Wenn mein Vater in Amerika war, wollte er immer nach Deutschland. „Wenn ich nur in Deutschland wär!” seufze er. Ja, wenn er in Deutschland war, wollte er so schnell wie möglichst zurück nach Amerika. Als ich vier Jahre in Berlin war von 1971-1975 und auch dieselbe Entscheidung machen sollte ob ich dort bleiben oder zurück nach Amerika kommen sollte, auf einmal ekannte ich dass wir in Gott leben und wohnen. Wenn wir in Gott unseren Platz haben, dann können wir in Deutschland oder Amerika wohnen, und wie gesagt, jeder Schritt ist Christus der in uns wandelt und uns seine frohe Boten macht und wobei wir auch viele andere Menschen einladen diese Johannes Taufe, diese Himmels Taufe, diese Taufe des Vaters und des Sohnes und des Hl. Geistes mitzuteilen für eine sonderbare Auswanderung und eine gnadenreiche Einwanderung. Amen.

A translation into English:

We all like to hear the Gospel in our mother tongue. But now if I preach in German, then it seems as if we are going into another world, entering into another world and becoming different people. If an American enters, s/he cannot understand one word. Now that a German world is encountering an American one is not at all important. German, English, or Spanish, that is not the crucial thing. We want to have an encounter with heaven, with the world of grace of Jesus Christ, where the heaven of grace spreads over us. That is the point of it all.

     Missionaries often go into foreign countries and the natives, the indigenous people receive the impression that the world of grace that the missionary is speaking about is America, or Germany, or whatever country the missionary came from and they think that the Good News they bring describes that country. Then those addressed with the Gospel leave their countries and come to America, for example, and they get the biggest disappointment of their lives, because they can hardly discover anything Christian about America or Germany.

     Yes, we want to be another country, we want to be different people, but America or Germany, or whatever country the missionary comes from is beside the point. The important thing is that we are baptized. When we repent, and not outwardly only acting as if, but inwardly changed by Christ, then we takes strides, certainly enduring much suffering, into the forecourts of the kingdom of heaven, where God is with us and we are in God, we become people filled by God, yes, completely different from the people we were, and every step we take, changes the land in which we live, because we no longer live, but Christ lives in us.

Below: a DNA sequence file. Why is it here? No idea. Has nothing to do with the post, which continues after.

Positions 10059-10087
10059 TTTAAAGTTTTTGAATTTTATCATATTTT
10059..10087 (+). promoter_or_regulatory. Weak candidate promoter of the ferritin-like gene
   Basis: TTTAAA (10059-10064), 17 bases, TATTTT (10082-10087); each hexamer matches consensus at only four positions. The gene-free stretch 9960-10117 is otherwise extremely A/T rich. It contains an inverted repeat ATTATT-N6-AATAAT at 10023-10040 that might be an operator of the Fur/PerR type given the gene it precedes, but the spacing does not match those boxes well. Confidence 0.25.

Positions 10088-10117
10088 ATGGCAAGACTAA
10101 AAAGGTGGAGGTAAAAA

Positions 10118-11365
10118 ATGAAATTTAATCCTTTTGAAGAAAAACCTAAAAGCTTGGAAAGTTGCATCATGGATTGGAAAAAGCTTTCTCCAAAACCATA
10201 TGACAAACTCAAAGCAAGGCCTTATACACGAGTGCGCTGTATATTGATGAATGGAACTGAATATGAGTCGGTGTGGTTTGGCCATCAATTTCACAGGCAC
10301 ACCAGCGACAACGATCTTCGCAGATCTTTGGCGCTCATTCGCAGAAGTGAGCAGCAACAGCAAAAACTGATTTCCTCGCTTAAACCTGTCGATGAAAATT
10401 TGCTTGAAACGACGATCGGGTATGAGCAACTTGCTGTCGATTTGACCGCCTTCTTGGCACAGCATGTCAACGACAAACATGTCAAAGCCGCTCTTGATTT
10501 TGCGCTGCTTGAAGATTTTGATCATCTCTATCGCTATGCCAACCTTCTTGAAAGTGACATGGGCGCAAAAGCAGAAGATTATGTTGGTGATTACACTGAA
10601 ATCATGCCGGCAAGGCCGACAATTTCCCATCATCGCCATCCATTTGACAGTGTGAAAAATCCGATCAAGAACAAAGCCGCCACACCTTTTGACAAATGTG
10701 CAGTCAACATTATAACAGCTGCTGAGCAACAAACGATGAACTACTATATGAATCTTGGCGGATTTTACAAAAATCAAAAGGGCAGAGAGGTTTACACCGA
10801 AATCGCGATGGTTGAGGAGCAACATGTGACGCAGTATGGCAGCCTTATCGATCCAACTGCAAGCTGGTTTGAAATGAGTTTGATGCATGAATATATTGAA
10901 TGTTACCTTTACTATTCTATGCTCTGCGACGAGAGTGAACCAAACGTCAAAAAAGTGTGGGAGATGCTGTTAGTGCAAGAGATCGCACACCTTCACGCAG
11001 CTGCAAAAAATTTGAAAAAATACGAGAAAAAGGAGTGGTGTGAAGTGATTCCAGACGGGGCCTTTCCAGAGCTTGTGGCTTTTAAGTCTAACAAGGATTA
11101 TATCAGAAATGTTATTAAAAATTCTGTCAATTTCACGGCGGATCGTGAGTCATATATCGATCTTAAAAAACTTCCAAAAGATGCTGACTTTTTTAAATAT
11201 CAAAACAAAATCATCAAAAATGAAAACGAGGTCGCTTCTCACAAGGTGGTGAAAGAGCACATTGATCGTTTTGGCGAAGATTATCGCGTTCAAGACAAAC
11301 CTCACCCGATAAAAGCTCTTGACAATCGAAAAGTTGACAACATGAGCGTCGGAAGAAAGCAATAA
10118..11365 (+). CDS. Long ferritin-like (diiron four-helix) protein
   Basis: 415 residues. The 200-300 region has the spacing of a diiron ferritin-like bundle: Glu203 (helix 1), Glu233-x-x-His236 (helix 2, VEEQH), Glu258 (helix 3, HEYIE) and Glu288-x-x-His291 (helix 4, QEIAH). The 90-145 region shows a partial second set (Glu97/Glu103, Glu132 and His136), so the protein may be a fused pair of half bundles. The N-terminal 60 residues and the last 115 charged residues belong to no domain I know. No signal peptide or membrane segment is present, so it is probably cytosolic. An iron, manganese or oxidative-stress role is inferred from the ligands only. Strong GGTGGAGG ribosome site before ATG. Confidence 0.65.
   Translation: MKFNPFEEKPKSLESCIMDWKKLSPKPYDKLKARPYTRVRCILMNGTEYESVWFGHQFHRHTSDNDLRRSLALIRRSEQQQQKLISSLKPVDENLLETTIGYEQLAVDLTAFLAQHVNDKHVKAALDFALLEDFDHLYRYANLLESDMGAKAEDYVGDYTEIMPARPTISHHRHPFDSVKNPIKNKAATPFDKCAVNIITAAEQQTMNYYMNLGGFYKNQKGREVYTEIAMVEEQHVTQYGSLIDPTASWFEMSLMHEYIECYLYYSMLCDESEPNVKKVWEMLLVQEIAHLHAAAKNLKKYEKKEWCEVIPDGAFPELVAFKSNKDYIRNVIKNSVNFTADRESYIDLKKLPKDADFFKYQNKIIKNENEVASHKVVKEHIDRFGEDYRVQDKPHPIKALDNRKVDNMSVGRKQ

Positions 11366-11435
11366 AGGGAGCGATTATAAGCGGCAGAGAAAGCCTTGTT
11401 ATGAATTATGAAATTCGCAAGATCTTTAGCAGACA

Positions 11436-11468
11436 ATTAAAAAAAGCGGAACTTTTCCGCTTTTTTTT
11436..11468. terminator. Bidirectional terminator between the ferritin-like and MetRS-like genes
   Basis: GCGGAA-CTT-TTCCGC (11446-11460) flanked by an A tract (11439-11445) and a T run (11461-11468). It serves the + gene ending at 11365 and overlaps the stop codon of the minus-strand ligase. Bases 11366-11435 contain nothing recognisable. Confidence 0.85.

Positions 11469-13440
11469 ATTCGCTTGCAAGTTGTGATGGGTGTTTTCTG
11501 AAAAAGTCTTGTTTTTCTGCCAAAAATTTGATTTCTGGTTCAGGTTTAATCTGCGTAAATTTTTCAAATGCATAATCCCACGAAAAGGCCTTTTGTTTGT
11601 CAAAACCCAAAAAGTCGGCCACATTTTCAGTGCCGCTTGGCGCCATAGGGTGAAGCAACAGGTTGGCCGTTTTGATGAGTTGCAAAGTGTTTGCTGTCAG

Now if we speak English, German, Spanish, or Swahili, we speak the language of love, which everyone understands and it spreads the fulfillment of life to everyone.

     Therefore, rest assured, it is all right to be German-Americans, but that is not the important thing; but that we are baptized in the name of Jesus, that we are baptized in the name of the Father and of the Son and of the Holy Spirit, that is the crucial thing. Otherwise we could resemble the fellow my father described: in his pocket he has gold (money), in his mouth he has silver (fillings), and what he says is made out of tin. (Blech, tin in German is worthless speech.) If we speak the Good News with our mouths, then, on the other hand, we have golden mouths. St. Chrysostom’s name means “the golden mouth,” because he was a golden mouth orator, and we too could receive the name Chrysostomos and become those who spread the Gospel with golden mouths.

     The Gospel is not spread for the sake of America or Germany, but English and German are only golden if they are spoken and we live in them for the sake of the Gospel, so that the heaven of grace spreads over all countries and over all people, because “every tongue on earth shall confess that Jesus Christ is Lord to the glory of God the Father” (Phil 2:11).

     When my father was in America he always wanted to be in Germany. “If only I were in Germany!” he would sigh. When he was in Germany, he could not return to America fast enough. When I was in Berlin from 1971-1975, I also had to decide whether I would stay in Germany or come back to America. That was a difficult time. Suddenly I realized that we live and dwell in God. If we have a place in God, then we can live anywhere, in Germany or America. So as already said, every step we take is Jesus Christ, who walks (wandelt in German means both “walks” and “changes,” too) in and with us, and makes us his Good-News reporters, but not only reporters, but also the makers of the in-breaking, history-making, Good News, because we invite many other people into John’s baptism, the baptism from heaven, this baptism of the Father and of the Son and of the Holy Spirit to share a special emigration and an immigration filled with the richest grace. Amen.

[1] Wir haben “Ich will Dich Lieben” gesungen, wo es in einer Strophe sagt: „ich danke Dir, Du güldner Mund, dass Du mich machst gesund.“


Written by peterkrey

June 26, 2007 at 3:41 am

Posted in Selected Sermons